Plans for a fiberglass recycling R&D center advance, and a German company wins an award for its tracer-assisted optical sorting technology.

Low-cost molding: Canadian college students have received a $150,000 grant for a pilot project to collect and process post-consumer plastic and mold it into new products using low-cost injection-molding equipment, according to the Ottawa Business Journal. Their company, Polycycle, uses relatively inexpensive molding equipment that will be accessible to schools, non-profit groups and entrepreneurs. PolyCycle is housed at the University of Ottawa’s student-run social enterprise incubator.

Fiberglass recycling: Citing the large number of derelict boats left in the wake of the 2017 hurricanes, American Fiber Green Products has announced it expects to begin building a fiberglass recycling facility during the first quarter of this year. The company is planning the facility, which will be used for R&D and demonstrations, in Tampa, Fla.

New PTO technology: A Swedish company says its plastics-to-oil technology can create oil at a production cost of $25 per barrel. Cassandra Oil (CASO) announced its equipment can convert 1 kilogram of recovered plastic into 0.8 kilograms of oil, 0.1 kilograms of gas and 0.1 kilograms of carbon black.

Textile recycling: In other news out of Sweden, the research program Mistra Future Fashion has devised a recycling process to recover polyester monomers from cotton-polyester textiles. Recycling International reports the Blend Rewind technology generates two “pure” monomer fractions from the plastic and a high-quality viscose filament fraction from the cotton.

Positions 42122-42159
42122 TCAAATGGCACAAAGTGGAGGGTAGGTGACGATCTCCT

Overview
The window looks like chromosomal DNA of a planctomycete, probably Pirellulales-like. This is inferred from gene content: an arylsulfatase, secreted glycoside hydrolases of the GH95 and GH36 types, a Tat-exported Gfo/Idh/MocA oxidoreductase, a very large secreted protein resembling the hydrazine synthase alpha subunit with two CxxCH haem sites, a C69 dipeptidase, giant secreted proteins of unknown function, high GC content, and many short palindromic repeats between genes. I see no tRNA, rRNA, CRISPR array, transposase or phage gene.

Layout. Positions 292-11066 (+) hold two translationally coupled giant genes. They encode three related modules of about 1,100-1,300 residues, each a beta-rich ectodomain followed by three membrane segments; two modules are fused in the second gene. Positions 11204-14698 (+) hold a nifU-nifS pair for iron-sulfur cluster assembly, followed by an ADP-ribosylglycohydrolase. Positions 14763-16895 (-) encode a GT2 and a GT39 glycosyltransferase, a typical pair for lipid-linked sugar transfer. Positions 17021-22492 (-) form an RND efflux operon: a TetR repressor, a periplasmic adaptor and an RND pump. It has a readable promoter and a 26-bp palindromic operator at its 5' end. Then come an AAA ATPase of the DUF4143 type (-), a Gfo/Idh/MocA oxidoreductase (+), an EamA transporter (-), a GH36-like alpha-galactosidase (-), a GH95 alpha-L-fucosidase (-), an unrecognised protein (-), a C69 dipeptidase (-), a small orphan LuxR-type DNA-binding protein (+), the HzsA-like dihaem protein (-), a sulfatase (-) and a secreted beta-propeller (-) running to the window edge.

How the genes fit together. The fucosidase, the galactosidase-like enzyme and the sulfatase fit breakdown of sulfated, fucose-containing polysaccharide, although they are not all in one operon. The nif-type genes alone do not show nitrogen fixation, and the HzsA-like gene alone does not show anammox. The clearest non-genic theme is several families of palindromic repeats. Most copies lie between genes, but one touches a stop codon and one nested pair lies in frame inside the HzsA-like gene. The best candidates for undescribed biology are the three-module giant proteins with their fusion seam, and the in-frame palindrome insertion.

Tracer technology: A German company has received an award for its tracer-based sorting technology, which marks products so that optical sorters can later identify and separate them for recycling. According to a press release, Polysecure, which developed the marker materials, optical detectors and its own sorting machines, received the German StartGreen Award. The technology has been used on PVC window profiles so the glass-fiber-containing PVC could later be sorted from other PVC.

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